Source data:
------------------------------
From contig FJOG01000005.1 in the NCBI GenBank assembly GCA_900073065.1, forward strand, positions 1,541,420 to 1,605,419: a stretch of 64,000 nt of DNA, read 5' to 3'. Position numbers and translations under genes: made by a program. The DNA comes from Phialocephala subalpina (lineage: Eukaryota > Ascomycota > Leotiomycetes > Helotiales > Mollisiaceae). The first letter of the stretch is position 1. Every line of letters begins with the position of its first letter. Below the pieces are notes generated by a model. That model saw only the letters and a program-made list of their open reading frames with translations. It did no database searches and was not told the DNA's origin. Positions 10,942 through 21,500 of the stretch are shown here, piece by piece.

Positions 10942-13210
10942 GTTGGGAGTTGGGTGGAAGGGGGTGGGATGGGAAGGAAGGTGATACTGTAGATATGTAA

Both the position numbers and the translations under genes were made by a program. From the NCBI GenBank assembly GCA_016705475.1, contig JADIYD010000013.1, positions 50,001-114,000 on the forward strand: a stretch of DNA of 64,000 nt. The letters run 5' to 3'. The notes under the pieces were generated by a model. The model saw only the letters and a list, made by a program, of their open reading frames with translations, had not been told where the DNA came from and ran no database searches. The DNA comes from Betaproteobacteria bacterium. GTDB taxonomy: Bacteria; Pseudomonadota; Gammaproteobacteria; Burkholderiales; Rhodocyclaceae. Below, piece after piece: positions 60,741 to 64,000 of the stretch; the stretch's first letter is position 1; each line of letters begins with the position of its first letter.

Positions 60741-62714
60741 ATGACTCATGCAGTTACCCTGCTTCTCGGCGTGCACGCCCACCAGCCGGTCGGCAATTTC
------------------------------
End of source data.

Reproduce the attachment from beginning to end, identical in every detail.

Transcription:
From contig FJOG01000005.1 in the NCBI GenBank assembly GCA_900073065.1, forward strand, positions 1,541,420 to 1,605,419: a stretch of 64,000 nt of DNA, read 5' to 3'. Position numbers and translations under genes: made by a program. The DNA comes from Phialocephala subalpina (lineage: Eukaryota > Ascomycota > Leotiomycetes > Helotiales > Mollisiaceae). The first letter of the stretch is position 1. Every line of letters begins with the position of its first letter. Below the pieces are notes generated by a model. That model saw only the letters and a program-made list of their open reading frames with translations. It did no database searches and was not told the DNA's origin. Positions 10,942 through 21,500 of the stretch are shown here, piece by piece.

Positions 10942-13210
10942 GTTGGGAGTTGGGTGGAAGGGGGTGGGATGGGAAGGAAGGTGATACTGTAGATATGTAA

Both the position numbers and the translations under genes were made by a program. From the NCBI GenBank assembly GCA_016705475.1, contig JADIYD010000013.1, positions 50,001-114,000 on the forward strand: a stretch of DNA of 64,000 nt. The letters run 5' to 3'. The notes under the pieces were generated by a model. The model saw only the letters and a list, made by a program, of their open reading frames with translations, had not been told where the DNA came from and ran no database searches. The DNA comes from Betaproteobacteria bacterium. GTDB taxonomy: Bacteria; Pseudomonadota; Gammaproteobacteria; Burkholderiales; Rhodocyclaceae. Below, piece after piece: positions 60,741 to 64,000 of the stretch; the stretch's first letter is position 1; each line of letters begins with the position of its first letter.

Positions 60741-62714
60741 ATGACTCATGCAGTTACCCTGCTTCTCGGCGTGCACGCCCACCAGCCGGTCGGCAATTTC